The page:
Friday, September 16, 2011

Quote of the Day (Francis Coppola’s Wife on the Madness of Filming “Apocalypse Now”)

September 16, 1976, Pamsanjan [The Philippines]. Last night Francis climbed up a scaffolding onto a lightning platform and just lay there. It was raining lightly, and when I climbed up, it was wet with standing puddles on top. He was about as miserable as I have ever seen him. It was his ultimate nightmare. He was on this huge set of this huge production with every asset mortgaged against the outcome. He kept saying, ‘Let me out of here, let me just quit and go home. I can’t do it. I can’t see it. If I can’t see it, I can’t do anything. This is like the opening night; the curtain goes up and there is no show.'”—Eleanor Coppola, “Print the Legend,” in Little White Lies, Issue 35 (The “Apocalypse Now” Issue)

The article from which this quote is taken includes juicy extracts from Notes: On the Making of Apocalypse Now, Eleanor Coppola’s diary of production of that troubled, flawed masterpiece by husband Francis Ford Coppola.

Don't let the accompanying photo fool you. The director was barely in control of this film, let alone his mind, throughout production and afterward, as he struggled to piece it together.

Joseph Conrad’s Heart of Darkness might have inspired this cinematic fever dream of America’s involvement in the Vietnam War, but Conrad’s title could just as easily have applied to the director, cast and crew as they shot for months in the jungles of the Philippines.
By the time of this particular diary entry, the director had:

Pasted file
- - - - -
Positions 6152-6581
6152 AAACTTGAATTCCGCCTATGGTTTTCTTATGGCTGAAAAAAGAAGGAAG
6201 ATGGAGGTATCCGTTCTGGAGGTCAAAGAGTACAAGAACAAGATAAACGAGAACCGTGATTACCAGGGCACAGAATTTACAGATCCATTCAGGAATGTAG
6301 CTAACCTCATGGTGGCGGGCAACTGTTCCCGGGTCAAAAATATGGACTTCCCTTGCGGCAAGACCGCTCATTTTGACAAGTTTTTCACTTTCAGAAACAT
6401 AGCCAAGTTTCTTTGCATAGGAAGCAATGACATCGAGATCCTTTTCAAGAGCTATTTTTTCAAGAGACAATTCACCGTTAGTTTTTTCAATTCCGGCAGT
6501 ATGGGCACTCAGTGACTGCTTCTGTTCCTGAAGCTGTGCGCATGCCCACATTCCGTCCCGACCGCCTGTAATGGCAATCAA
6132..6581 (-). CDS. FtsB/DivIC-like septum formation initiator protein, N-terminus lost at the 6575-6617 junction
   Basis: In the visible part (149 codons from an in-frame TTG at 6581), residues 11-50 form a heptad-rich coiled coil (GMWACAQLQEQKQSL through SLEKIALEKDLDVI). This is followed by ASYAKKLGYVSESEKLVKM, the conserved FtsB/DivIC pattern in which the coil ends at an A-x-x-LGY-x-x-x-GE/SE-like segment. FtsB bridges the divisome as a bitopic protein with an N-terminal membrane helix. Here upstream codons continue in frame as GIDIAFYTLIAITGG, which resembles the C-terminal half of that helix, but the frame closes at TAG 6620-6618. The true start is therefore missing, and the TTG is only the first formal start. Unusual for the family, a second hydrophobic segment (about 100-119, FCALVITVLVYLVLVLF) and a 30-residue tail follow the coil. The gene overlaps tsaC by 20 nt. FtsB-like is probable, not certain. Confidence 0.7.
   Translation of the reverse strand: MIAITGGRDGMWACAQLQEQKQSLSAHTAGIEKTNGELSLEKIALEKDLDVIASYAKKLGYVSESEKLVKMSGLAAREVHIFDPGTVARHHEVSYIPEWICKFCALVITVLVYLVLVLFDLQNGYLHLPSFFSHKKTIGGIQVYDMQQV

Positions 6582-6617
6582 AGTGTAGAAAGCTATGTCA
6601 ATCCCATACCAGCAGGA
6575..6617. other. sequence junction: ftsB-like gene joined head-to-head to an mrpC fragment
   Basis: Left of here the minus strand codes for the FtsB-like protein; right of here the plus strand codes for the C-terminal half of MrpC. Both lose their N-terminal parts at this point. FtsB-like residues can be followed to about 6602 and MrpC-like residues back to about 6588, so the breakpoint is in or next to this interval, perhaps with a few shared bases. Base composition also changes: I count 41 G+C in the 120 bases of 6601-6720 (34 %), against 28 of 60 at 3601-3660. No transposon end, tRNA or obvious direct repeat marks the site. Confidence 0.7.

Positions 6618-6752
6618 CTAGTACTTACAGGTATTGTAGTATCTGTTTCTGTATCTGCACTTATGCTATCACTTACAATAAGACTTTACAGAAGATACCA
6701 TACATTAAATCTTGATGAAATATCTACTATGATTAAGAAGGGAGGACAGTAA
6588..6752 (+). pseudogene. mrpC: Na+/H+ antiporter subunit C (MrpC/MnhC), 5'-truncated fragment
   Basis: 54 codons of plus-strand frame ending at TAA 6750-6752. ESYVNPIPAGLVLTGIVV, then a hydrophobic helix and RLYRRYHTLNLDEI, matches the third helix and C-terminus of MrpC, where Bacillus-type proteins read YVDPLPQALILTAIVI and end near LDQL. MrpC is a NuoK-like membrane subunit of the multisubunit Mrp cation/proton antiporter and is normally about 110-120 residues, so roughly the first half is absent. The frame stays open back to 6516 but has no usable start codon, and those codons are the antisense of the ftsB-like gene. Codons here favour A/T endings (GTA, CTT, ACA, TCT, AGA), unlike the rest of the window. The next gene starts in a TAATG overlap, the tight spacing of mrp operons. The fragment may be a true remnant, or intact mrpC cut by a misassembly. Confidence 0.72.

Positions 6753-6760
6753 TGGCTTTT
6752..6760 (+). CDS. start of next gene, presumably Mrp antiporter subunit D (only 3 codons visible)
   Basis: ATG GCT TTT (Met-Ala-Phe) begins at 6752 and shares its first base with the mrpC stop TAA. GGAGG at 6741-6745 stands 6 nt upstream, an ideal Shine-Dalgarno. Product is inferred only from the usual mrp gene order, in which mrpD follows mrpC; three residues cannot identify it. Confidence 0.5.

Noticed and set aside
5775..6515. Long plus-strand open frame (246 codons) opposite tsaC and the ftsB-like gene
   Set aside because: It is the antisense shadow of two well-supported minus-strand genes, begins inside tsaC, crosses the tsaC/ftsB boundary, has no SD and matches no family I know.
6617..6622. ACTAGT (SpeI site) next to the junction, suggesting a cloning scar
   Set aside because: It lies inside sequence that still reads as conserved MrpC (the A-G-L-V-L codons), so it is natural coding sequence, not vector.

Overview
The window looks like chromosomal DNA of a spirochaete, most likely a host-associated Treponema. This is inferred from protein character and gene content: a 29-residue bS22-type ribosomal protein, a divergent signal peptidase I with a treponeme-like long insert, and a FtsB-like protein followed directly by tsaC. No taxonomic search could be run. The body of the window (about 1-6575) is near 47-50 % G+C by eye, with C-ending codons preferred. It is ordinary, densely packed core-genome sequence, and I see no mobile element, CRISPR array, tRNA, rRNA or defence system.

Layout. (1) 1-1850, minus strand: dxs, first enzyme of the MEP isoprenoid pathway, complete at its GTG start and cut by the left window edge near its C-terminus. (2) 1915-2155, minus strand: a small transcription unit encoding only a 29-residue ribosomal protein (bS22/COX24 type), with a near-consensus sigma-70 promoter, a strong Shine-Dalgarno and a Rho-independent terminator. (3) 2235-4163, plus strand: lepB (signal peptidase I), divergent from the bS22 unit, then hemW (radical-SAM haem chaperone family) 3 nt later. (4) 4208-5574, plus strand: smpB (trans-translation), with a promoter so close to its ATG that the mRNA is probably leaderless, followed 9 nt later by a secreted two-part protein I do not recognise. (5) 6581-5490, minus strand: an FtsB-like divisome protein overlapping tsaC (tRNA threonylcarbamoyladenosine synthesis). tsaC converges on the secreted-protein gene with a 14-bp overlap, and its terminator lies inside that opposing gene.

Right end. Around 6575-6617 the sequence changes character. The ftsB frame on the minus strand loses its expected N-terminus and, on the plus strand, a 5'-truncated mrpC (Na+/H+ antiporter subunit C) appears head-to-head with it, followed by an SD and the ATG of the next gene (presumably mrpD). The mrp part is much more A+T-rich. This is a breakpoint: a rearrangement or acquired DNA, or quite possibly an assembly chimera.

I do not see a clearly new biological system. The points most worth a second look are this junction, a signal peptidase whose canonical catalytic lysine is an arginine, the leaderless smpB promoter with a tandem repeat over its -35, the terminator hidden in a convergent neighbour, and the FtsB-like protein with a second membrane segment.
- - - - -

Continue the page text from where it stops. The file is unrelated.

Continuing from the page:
* sacked his original Willard, Harvey Keitel, after only two weeks of filming;

* watched Keitel’s replacement, Martin Sheen, play a drunken, nervous-breakdown scene that came all too close to reality;

* blinked in horror at the theft of the payroll one day;

* worked to get the production going again after a typhoon wrecked all the sets and caused a two-month delay;

* puzzled over how to film Marlon Brando when the handsome matinee idol of the 1950s showed up the first day massively overweight;

* overseen a production in which drug use was so rampant that a memo was circulated warning that “we have no influence whatsoever” on Filipino enforcement of local laws; and

*agonized over how to keep the project from falling further behind schedule and continuing to shoot over budget.

Ahead of the director was Sheen’s severe heart attack, Brando’s threat to walk out of the picture, the near-breakup of the Coppolas’ marriage because of Francis’s affair, thoughts of suicide, and frantic last-minute attempts to fit an incoherent ending into the rest of the film.

Francis admitted later, “Little by little we went crazy.” Who wouldn’t?

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